Search Results for: bottled water

Integrity of Science: Bottled Water and Energy Factsheet: Getting to 17 Million Barrels

The Pacific Institute finds that it took approximately 17 million barrels of oil equivalent to produce plastic for bottled water consumed by Americans in 2006—enough energy to fuel more than 1 million American cars and light trucks for a year. The widely cited 1.5 million barrel statistic is an error, the result of a miscommunication between a journalist and a researcher in 2003. That researcher and others now stand by this updated assessment.

Bottle of water against a blue background

Bottled Water and Energy Fact Sheet

The growing consumption of bottled water raises questions about the product’s economic and environmental costs. Among the most significant concerns are the resources required to produce the plastic bottles and to deliver filled bottles to consumers, including both energy and water.

Bottled Water

By Pacific Institute Staff Sales and consumption of bottled water have skyrocketed in recent years. From 1988 to 2002, the …

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Bottled and Sold: The Story Behind Our Obsession with Bottled Water

Bottled water is just one aspect of the global water issues Peter Gleick addresses as one of the experts featured in the new documentary Last Call at the Oasis from Participant Media, producers of the groundbreaking documentaries An Inconvenient Truth and Food, Inc. Read Participant Media’s interview with Dr. Gleick on the implications of bottled water here.

Energy Implications of Bottled Water

In an article published in the February 2009 edition of the peer-reviewed journal Environmental Research Letters, the Pacific Institute analyses the energy requirements for various stages in bottled water production, including the energy to manufacture the plastic bottles, process the water and the bottles, and transport and cool the final product.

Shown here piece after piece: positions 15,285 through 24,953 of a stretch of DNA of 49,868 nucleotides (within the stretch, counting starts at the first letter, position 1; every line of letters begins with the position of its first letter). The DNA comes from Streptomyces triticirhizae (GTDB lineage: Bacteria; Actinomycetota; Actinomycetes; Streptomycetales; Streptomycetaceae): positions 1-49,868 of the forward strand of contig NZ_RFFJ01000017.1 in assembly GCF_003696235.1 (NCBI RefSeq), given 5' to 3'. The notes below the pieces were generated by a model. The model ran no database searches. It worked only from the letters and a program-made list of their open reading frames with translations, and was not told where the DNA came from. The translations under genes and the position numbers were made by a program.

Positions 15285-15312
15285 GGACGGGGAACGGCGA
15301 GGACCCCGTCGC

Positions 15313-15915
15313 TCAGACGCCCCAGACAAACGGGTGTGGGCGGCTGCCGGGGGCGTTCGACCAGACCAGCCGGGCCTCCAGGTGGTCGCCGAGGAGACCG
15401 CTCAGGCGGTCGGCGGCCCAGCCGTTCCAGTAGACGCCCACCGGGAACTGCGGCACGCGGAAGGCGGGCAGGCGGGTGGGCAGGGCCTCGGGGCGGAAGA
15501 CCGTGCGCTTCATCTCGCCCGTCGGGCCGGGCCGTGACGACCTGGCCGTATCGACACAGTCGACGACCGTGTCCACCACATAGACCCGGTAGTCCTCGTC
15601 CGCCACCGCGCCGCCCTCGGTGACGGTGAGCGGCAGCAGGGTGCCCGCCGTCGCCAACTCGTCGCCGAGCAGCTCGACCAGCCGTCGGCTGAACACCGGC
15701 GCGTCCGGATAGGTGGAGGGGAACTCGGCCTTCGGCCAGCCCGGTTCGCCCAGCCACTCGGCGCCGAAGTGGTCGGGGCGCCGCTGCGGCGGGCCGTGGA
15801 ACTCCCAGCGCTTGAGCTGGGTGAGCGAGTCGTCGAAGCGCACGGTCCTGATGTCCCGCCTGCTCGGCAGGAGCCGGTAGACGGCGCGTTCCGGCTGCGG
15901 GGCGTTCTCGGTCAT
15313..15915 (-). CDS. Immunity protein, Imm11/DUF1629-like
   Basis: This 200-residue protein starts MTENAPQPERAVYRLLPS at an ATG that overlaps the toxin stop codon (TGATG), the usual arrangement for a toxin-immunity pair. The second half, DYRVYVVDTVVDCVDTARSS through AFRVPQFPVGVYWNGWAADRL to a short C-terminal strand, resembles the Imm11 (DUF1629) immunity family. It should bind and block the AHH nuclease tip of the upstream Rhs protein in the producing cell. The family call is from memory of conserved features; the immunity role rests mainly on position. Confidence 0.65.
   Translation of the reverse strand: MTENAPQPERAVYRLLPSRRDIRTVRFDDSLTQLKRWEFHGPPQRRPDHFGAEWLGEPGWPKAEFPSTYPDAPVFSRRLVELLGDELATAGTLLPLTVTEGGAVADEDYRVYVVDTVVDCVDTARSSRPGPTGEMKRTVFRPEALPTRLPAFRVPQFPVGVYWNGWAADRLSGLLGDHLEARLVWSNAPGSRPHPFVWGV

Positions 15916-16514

Bottled Vs. Tap Water: Video

For the Santa Clara Water District, the recent resolution promoting tap water over bottled water was a clear choice–a choice largely bolstered by Pacific Institute research. The District’s recognition of the economic and environmental impacts of bottled water led them to ban the sale of bottled water in district facilities.

Bottled Water: An Update

The 2004 volume of The World’s Water discussed the growing phenomenon of bottled use around the world, particularly in regions where high-quality tap water is available, as in most of North America and Western Europe (Gleick 2004). This “In Brief” updates recent events and provides new data on bottled water use.

The World’s Water, Volume 7

The World’s Water, Vol. 7 was released as the Pacific Institute headed into its 25th Anniversary year. Institute President and series editor Peter Gleick, with coauthors Lucy Allen, Juliet Christian-Smith, Michael Cohen, Heather Cooley, Matthew Heberger, Jason Morrison, Meena Palaniappan, and Peter Schulte of the Pacific Institute, address the timely and pressing issues in the management of our most precious resource. Topics range from water and fossil fuels, China and dams, and U.S. water policy to international water quality, transboundary water and climate change, corporate water management, and drought and water management in Australia. Nineteen data tables provide an invaluable resource for analyzing the state of the world’s water, accessibility, sustainability, attitudes, and more including top environmental concerns and bottled water consumption stats. There is also a fun Water Brief on “Water in the Movies.”

Water: Facts, Trends, Threats, and Solutions

On the subject of water, three key trends confront us: climate change will affect rainfall and runoff patterns and seriously impact our water supplies both in the United States and abroad; 780 million people in the developing world still don’t have access to clean drinking water – and pressure from pollution, wetland destruction, and climate change is threatening to make this worse; and the dangers of water privatization demand greater scrutiny from governments and the public.

The World’s Water, Volume 5

In The World’s Water 2006-2007, Pacific Institute President and series editor Peter Gleick convened Pacific Institute staff and others in presenting the fifth edition, covering some of the most significant current worldwide water issues: * water and terrorism, * preserving and restoring instream water allocations, * an update of seawater desalination, * the growing risks of floods and droughts, * environmental justice for water, * water risks facing industry, and * updated information on bottled water, international disputes over water, and the discovery of water on Mars.

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